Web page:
In 2010, David Fincher’s movie “The Social Network”, based on the story behind the creation of Facebook, caused a lot of buzz and interest around the Winklevoss Twins and their infamous lawsuit against Mark Zuckerberg. Tyler and Cameron Winklevoss accused Zuckerberg of stealing their idea for a social network while the three of them were students at Harvard University. What followed was a series of lawsuits, investigations and accusations made against Zuckerberg. However, could this all have been avoided from the start? Could the Winklevoss Twins have been the founders of the largest social network in the world if they had played their cards differently? No one can give us the answers to these questions, but one thing is very clear: The area where Tyler and Cameron went wrong was their legal protection.
In 2003, the Winklevosses, along with their business partner Divya Narendra, contacted Zuckerberg about their new project called HarvardConnection, which at the time was a social networking website aimed at Harvard students. Allegedly, Zuckerberg then entered into a verbal agreement with the Winklevosses, promising them to help build their website platform in exchange for equity.
During that time however, Zuckerberg was deep in the development of what was then called TheFacebook.com. Between November 2003 and February 2004, he communicated with the twins through a series of 52 emails and a couple of in-person meetings. Zuckerberg then went on to launch TheFacebook.com in February 2004 without notifying the twins. The Winklevosses found out about the site in The Harvard Crimson. A couple of days later, the Winklevosses and Narendra sent Zuckerberg a cease-and-desist letter.
Even though HarvardConnection eventually launched a few months later as ConnectU, it failed to gain popularity and views like The Facebook. ConnectU’s founders filed a lawsuit against Zuckerberg in 2004, starting a legal battle that went on for years.
In February 2008, the two sides finally settled with Facebook acquiring ConnectU’s assets in exchange for 1.25 million shares of Facebook (worth around $180 million today) and $20 million in cash.
Where did the Winklevoss Twins go wrong?
- An idea cannot be copyrighted
Despite popular belief, one of the most important things that people in business should be aware of is that an idea is not copyrightable. Copyrights protect “original works of authorship” that the author fixes in a tangible form whereas patents protect inventions, but neither one of them can protect an idea.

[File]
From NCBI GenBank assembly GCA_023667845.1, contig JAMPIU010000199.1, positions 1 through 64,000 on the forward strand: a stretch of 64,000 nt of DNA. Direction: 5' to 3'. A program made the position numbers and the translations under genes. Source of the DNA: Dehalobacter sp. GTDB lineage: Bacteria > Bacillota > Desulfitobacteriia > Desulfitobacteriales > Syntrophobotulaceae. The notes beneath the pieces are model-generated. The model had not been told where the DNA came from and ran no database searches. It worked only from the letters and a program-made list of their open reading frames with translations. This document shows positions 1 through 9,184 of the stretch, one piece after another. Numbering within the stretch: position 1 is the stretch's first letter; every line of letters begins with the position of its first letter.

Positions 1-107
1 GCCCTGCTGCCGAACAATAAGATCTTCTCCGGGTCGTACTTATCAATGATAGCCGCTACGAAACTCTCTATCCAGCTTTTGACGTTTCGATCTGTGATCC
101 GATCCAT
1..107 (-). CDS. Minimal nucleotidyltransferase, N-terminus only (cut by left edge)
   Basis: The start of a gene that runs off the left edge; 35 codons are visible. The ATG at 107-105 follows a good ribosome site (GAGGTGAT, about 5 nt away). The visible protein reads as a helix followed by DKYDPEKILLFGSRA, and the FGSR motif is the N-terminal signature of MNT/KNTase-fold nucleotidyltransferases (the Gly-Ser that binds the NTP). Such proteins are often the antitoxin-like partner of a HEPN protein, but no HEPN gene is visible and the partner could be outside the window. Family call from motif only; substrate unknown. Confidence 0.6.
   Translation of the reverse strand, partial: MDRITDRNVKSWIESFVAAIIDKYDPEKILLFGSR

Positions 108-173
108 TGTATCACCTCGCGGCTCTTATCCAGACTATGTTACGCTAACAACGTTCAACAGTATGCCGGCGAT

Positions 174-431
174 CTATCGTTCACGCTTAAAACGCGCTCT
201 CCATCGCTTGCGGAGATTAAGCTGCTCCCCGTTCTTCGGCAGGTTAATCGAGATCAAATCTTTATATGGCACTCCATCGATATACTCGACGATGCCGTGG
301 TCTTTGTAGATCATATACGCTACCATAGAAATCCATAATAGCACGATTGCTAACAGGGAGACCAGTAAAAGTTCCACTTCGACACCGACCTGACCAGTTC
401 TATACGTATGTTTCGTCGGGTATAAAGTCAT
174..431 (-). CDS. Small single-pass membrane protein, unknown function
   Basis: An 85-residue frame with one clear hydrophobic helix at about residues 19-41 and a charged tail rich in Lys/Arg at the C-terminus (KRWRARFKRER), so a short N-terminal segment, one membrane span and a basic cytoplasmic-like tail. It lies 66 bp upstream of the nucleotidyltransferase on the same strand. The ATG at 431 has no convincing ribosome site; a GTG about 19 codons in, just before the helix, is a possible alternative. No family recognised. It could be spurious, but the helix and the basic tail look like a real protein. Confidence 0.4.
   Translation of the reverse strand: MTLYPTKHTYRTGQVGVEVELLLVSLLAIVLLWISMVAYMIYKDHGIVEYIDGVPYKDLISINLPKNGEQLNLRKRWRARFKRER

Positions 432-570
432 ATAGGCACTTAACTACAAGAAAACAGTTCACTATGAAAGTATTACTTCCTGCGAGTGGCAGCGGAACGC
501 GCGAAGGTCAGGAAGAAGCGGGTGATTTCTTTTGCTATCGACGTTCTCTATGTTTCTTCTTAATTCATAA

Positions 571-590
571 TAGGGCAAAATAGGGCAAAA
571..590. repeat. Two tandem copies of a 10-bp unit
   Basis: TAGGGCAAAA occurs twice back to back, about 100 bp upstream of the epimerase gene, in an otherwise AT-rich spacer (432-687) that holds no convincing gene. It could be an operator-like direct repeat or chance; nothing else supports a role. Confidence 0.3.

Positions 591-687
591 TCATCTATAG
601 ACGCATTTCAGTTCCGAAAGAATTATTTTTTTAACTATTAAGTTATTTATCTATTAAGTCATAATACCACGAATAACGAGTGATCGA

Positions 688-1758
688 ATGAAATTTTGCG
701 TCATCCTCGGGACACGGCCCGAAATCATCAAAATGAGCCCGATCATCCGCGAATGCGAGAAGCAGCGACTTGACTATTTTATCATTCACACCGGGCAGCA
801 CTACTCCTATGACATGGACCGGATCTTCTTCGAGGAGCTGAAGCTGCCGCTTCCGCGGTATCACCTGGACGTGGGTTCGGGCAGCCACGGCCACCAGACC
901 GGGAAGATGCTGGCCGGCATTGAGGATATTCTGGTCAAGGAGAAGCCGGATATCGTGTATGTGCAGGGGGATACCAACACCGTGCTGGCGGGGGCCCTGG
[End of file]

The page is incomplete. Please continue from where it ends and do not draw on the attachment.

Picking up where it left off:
The concept of a social network that connects people from all over the world via a website in which you can share pictures, videos and text cannot be protected by the use of a copyright, but does that mean that people with original concepts such as the Winklevoss Twins cannot make sure their ideas are not stolen out from right under them by trusted employees or others? Quite the opposite actually – intellectual property (IP) rights in ideas are highly protectable when the correct legal modalities are used to invoke that protection.
- Non-compete agreements / Restrictive covenants
If only the Winklevoss twins had asked Zuckerberg to sign a non-compete agreement or had included such clause in his contract, they might have been much more successful in proving that their allegations of Zuckerberg’s “theft” were true. It is important for inventors and business owners to be aware of their legal options when it comes to protecting their ideas, and one of them is requiring their employees to sign a restrictive covenant. Such documents often restrict an employee’s right to conduct activities in competition with their former employer after the employment relationship has ended. As a result, if Mr. Zuckerberg had signed one, he wouldn’t have been able to launch The Facebook, allowing the twins to possibly gain a large initial market share and establish their social network.
- Non-disclosure agreements
A non-disclosure agreement (NDA) is one of the most effective methods of protecting any and all ideas from being stolen or otherwise exploited by others. A well-written NDA could have prevented Zuckerberg disclosing unauthorised any of the aspects of the twins’ ideas and as a result allowing them to continue with their project. Since the main purpose of this agreement is to maintain the confidential status of a project, tThe Winklevoss Twins would have greatly benefited by drafting one before talking to Zuckerberg about all the different aspects behind HarvardConnection/UConnect.
So what should we take away from their story?
There are a number of very good legal methods which help to fully protecting our valuable and innovative ideas. The Winklevoss Twins however failed to take the simple steps needed to protect their business model from exploitation by employee interests such those of Mark Zuckerberg.
One of the most important things we could learn from their mistakes is the fact that no matter how great, new and innovative our ideas are as well as how trusted and reliable our employees seem to be, a business should always be aware of their legal rights and how they are able to protect themselves.
If you think you would benefit from legal help when it comes to Copyright & IP law, or you would like to know how to avoid getting “Zuckerberged”, you can get in touch with us today. After you’ve finished speaking to one of our legal experts, you’ll feel much more comfortable understanding where you stand regarding this tricky legal area.